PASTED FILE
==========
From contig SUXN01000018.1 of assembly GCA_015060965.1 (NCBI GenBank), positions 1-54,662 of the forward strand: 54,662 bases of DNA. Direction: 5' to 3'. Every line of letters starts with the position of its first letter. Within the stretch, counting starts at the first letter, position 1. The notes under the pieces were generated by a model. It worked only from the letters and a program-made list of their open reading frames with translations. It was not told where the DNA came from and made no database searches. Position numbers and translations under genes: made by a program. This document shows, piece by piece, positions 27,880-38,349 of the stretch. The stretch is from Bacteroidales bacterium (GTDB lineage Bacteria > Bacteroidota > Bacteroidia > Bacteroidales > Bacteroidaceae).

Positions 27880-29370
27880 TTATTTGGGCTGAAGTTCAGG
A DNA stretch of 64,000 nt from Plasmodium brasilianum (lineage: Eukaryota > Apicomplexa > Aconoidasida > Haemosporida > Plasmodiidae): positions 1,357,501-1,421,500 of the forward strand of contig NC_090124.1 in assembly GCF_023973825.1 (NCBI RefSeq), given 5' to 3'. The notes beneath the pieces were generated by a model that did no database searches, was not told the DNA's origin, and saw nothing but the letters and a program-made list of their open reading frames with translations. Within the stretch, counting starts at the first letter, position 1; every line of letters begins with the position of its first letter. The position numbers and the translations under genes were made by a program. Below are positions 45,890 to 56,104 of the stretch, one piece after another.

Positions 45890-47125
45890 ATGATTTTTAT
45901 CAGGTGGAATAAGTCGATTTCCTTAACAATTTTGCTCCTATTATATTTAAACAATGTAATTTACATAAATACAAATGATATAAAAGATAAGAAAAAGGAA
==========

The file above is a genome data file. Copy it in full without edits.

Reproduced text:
From contig SUXN01000018.1 of assembly GCA_015060965.1 (NCBI GenBank), positions 1-54,662 of the forward strand: 54,662 bases of DNA. Direction: 5' to 3'. Every line of letters starts with the position of its first letter. Within the stretch, counting starts at the first letter, position 1. The notes under the pieces were generated by a model. It worked only from the letters and a program-made list of their open reading frames with translations. It was not told where the DNA came from and made no database searches. Position numbers and translations under genes: made by a program. This document shows, piece by piece, positions 27,880-38,349 of the stretch. The stretch is from Bacteroidales bacterium (GTDB lineage Bacteria > Bacteroidota > Bacteroidia > Bacteroidales > Bacteroidaceae).

Positions 27880-29370
27880 TTATTTGGGCTGAAGTTCAGG
A DNA stretch of 64,000 nt from Plasmodium brasilianum (lineage: Eukaryota > Apicomplexa > Aconoidasida > Haemosporida > Plasmodiidae): positions 1,357,501-1,421,500 of the forward strand of contig NC_090124.1 in assembly GCF_023973825.1 (NCBI RefSeq), given 5' to 3'. The notes beneath the pieces were generated by a model that did no database searches, was not told the DNA's origin, and saw nothing but the letters and a program-made list of their open reading frames with translations. Within the stretch, counting starts at the first letter, position 1; every line of letters begins with the position of its first letter. The position numbers and the translations under genes were made by a program. Below are positions 45,890 to 56,104 of the stretch, one piece after another.

Positions 45890-47125
45890 ATGATTTTTAT
45901 CAGGTGGAATAAGTCGATTTCCTTAACAATTTTGCTCCTATTATATTTAAACAATGTAATTTACATAAATACAAATGATATAAAAGATAAGAAAAAGGAA